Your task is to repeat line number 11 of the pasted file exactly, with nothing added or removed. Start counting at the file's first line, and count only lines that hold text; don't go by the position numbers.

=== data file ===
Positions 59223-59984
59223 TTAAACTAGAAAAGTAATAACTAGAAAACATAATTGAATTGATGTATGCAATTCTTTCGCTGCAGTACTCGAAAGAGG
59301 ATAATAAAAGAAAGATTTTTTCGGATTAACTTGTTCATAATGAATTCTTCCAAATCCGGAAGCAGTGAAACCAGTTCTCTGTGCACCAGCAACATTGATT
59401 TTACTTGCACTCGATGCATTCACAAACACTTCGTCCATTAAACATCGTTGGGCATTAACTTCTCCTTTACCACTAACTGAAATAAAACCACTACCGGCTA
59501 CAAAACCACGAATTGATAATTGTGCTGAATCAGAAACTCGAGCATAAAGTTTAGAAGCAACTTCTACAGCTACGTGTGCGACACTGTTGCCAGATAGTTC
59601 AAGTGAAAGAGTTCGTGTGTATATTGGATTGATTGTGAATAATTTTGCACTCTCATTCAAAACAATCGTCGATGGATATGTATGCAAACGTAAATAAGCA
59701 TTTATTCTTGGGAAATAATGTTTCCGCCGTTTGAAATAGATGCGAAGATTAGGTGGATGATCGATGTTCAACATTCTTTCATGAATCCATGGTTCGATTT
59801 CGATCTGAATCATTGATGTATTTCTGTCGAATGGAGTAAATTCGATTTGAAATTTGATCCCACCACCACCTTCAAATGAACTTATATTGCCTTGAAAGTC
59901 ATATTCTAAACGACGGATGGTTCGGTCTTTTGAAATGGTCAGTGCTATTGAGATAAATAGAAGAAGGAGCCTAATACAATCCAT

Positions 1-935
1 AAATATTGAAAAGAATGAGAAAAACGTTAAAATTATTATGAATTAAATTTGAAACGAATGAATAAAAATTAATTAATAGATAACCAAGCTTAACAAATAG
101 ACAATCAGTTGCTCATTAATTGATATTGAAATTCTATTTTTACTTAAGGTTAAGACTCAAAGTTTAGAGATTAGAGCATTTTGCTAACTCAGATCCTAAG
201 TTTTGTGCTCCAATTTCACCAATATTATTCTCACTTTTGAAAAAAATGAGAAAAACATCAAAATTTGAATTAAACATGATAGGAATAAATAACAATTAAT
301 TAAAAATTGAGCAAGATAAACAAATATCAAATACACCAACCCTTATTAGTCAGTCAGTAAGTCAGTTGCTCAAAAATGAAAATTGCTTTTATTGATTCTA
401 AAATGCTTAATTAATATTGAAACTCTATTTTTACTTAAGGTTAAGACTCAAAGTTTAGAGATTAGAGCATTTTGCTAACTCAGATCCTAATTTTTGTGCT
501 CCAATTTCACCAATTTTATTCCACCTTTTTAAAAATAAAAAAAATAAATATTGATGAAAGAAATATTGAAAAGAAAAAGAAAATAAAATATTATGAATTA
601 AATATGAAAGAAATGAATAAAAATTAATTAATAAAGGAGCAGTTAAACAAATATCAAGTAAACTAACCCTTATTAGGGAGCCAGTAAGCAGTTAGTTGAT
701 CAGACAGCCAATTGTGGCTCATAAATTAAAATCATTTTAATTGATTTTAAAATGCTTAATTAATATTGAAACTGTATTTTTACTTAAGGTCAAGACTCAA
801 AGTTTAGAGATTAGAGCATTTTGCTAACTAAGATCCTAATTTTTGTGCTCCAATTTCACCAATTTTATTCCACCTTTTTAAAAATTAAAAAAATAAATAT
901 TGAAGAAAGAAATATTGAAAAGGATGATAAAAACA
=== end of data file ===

1 AAATATTGAAAAGAATGAGAAAAACGTTAAAATTATTATGAATTAAATTTGAAACGAATGAATAAAAATTAATTAATAGATAACCAAGCTTAACAAATAG